Real wages for most people have remained stagnant or have actually declined. If you’re earning an hourly wage and renting… you’re screwed. The situation is further complicated by the fact that it’s nearly impossible to build new housing of any kind in the region due to regulations so supply and demand are prevented from self-correcting.
Here’s a rental three blocks away that was on the market for a nanosecond before it was snatched up for $2,700 a month. Same size. Same two bedroom one bath home. Same half acre. There’s an unlimited demand for housing in Sonoma County and a severely limited supply. That brings me to my moral conundrum…
I could jack up the rent from $1,600 to $2,700. My tenants would have no real choice but to pay up since there are effectively no vacancies anywhere in the county – or neighboring counties. The entire San Francisco Bay Area for a hundred miles in every direction is massively overheated. If they’re lucky they might find an inferior property in a much less desirable location with no garden at all for significantly more that they’re currently paying. Their search will be complicated by the fact that they have a large dog and many rentals don’t allow pets. I’m in a perfect position to extort more cash out of them. And who doesn’t want an extra $1,100 a month in income?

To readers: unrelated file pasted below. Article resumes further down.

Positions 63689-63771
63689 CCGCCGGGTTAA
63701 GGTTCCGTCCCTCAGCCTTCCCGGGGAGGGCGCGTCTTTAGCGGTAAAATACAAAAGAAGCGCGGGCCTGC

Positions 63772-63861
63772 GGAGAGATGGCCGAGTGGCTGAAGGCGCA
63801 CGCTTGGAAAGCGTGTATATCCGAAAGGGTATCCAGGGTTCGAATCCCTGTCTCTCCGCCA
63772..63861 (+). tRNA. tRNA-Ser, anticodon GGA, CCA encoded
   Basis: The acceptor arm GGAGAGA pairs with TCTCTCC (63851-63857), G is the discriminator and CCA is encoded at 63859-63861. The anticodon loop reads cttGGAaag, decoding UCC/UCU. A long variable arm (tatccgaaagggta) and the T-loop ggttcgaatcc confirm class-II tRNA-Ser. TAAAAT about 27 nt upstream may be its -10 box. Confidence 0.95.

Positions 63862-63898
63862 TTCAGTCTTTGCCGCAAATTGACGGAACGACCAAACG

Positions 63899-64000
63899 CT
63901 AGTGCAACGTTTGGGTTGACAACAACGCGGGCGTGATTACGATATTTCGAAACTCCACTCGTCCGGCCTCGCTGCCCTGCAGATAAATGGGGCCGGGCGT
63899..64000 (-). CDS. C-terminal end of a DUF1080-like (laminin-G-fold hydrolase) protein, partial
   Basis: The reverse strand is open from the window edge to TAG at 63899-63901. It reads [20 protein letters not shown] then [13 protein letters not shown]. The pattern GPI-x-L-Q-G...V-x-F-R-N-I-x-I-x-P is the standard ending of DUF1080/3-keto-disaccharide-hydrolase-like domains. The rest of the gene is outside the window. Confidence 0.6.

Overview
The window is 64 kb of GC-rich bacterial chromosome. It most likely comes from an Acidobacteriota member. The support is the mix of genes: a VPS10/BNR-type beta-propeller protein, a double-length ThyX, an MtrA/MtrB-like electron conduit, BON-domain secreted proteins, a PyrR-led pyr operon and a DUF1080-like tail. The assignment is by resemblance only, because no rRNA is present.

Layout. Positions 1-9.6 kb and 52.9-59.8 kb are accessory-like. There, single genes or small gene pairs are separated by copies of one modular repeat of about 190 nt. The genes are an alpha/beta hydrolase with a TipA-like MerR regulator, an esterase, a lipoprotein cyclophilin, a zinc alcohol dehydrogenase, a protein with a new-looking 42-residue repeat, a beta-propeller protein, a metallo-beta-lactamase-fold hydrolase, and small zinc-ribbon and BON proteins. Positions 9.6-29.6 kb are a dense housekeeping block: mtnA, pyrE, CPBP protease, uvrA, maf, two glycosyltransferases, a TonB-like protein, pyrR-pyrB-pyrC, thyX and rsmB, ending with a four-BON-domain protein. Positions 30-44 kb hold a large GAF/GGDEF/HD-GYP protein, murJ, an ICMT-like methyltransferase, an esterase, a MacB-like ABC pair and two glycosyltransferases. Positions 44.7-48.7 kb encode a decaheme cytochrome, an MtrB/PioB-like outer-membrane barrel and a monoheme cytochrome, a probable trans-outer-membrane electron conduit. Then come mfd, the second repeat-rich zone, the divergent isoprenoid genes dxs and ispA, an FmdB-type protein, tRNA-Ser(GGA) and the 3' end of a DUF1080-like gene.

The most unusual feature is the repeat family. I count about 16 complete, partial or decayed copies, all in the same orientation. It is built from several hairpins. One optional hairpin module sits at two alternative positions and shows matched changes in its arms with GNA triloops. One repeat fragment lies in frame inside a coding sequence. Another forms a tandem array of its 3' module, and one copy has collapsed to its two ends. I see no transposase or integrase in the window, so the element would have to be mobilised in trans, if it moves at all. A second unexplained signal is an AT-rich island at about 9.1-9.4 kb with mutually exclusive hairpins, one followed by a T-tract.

Keep in mind, soon I’m going to need to spend about $20,000 to replace the well since it’s 75 years old and is starting to fail. It’s just a matter of time before it collapses altogether. There’s also a crack in the foundation that needs a $30,000 repair. That additional rent money would help offset these inevitable expenses. And every boom has a bust. Rents and home values won’t always be so high and I may not be able to collect as much rent in the future if the economy goes south.
Of course, a rent hike of that kind would do unpleasant things to my tenants and their budget. Our cordial relationship would be strained in a way I’d find uncomfortable. And they might actually choose to up and leave for their native Canada and write off California as an experiment that didn’t quite work out. Finding new tenants is never fun since you don’t know who you’ll get next time. I’ve had bad tenants in other properties in the past and it’s a nightmare.